Therefore, the PNG Supreme Court’s finding as to the unlawfulness of the detention centre and the aftermath demonstrates the legal and political failure of the extraterritorial detention and processing regime in PNG.

In addition to the uncertainty and confusion that this litigation created, the costs associated with litigation have been significant. A class action lodged in Australia on behalf of a group of asylum seekers and refugees held in PNG - Kamasaee v Commonwealth of Australia & Ors - was settled in 2017 for AUD$70 million. This compensated 1,905 asylum seekers and refugees on Manus for being illegally detained and for negligence in the Australian Government’s involvement in their care. Other class actions have been lodged.

Conclusions – The UK should not emulate the Australian Offshore System

What does this mean for the UK proposal to introduce offshore processing?

The above analysis should discourage UK authorities from emulating the ‘Australian model’. I would counsel UK policy makers to look more deeply at the Australian model and the costs, both human and financial, of offshore processing.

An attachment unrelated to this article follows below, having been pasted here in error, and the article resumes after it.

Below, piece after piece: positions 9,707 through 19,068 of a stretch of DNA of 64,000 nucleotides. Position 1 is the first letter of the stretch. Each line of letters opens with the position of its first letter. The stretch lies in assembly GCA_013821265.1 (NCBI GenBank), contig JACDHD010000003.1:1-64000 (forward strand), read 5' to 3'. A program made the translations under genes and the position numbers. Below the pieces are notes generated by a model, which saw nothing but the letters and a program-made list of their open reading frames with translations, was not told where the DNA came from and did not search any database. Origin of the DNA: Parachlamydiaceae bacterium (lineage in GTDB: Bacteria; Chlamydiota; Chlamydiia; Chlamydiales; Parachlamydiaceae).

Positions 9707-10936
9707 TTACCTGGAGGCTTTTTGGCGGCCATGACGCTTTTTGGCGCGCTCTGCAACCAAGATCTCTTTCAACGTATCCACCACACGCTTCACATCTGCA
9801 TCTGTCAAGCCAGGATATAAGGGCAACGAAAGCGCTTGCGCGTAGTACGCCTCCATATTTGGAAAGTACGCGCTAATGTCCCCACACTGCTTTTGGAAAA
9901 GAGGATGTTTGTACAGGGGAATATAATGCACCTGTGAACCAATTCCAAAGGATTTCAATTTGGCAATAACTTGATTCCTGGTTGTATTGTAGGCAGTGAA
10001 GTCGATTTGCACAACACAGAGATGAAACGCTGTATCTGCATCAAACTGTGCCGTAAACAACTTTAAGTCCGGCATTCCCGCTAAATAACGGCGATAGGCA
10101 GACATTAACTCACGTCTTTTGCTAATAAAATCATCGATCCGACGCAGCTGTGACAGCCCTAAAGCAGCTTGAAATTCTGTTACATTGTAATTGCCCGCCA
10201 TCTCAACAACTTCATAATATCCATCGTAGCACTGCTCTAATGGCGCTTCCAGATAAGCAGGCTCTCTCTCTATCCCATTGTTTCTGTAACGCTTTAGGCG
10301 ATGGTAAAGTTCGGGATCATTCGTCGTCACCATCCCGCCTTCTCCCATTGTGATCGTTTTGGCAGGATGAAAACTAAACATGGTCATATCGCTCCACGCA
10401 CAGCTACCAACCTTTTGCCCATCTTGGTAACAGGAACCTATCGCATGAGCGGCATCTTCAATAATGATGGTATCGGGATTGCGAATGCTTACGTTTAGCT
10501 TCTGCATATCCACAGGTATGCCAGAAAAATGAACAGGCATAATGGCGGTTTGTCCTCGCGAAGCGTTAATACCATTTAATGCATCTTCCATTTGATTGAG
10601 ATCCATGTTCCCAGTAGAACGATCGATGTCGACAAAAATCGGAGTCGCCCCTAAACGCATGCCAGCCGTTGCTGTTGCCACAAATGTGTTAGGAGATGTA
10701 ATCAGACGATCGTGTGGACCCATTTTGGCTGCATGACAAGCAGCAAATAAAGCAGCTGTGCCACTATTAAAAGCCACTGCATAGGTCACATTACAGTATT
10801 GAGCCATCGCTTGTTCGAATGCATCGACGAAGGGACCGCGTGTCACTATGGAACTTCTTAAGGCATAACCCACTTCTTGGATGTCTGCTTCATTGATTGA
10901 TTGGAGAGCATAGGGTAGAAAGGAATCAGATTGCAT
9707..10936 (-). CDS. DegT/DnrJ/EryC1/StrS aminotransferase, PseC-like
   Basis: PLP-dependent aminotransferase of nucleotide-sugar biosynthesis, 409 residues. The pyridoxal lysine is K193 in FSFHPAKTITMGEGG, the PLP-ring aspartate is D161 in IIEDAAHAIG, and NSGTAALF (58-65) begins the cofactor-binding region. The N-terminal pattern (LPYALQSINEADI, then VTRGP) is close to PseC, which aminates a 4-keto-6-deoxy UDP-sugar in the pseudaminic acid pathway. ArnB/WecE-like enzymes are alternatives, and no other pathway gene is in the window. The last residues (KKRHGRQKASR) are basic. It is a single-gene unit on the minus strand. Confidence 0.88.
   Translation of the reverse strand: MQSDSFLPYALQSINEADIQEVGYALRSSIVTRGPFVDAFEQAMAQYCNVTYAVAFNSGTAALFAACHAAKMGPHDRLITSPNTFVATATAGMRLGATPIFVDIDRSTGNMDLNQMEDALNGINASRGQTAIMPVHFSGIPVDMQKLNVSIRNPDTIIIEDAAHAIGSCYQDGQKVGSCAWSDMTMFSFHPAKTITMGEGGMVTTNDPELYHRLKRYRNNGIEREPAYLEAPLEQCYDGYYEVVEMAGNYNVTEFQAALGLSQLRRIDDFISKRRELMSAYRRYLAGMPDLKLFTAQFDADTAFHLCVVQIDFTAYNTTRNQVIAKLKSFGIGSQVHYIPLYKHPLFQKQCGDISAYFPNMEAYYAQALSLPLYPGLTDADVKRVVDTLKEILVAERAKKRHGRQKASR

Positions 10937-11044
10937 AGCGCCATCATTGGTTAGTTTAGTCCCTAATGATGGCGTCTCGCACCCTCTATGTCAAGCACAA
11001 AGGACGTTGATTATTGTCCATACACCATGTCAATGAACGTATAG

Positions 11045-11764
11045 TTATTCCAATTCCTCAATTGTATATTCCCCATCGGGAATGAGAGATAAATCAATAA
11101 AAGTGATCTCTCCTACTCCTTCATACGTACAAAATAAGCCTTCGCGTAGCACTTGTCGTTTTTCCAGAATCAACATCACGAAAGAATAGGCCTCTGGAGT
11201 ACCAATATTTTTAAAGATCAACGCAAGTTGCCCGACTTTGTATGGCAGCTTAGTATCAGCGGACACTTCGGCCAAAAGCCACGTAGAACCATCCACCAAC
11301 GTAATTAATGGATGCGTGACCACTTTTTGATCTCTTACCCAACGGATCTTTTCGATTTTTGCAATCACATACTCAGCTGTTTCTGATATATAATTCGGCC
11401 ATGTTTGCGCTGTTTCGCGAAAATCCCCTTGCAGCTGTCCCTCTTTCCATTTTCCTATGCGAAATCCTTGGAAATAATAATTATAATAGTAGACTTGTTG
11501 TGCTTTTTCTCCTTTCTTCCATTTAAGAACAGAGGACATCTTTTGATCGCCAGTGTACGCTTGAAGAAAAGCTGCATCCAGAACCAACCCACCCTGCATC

Despite the fact that the Australian model is held up as a success because it has ‘stopped the boats’, the true story is far more complex than this. Whilst it is true that there are very few boat arrivals on Australian territory, the Australian navy regularly intercepts and pushes back vessels into Indonesian territory.

Furthermore, the costs of offshore processing are extraordinarily high. In 2019 the Asylum Seeker Resource Centre, Save the Children and GetUp! published a report titled 'At What Cost?' (PDF 3.8MB), outlining the human and financial cost of Australia's offshore system. The report found that offshore detention and processing cost around $AUD 9 billion over the period 2016 to 2020 This means that offshore detention costs Australia approximately $573,000 a person each year.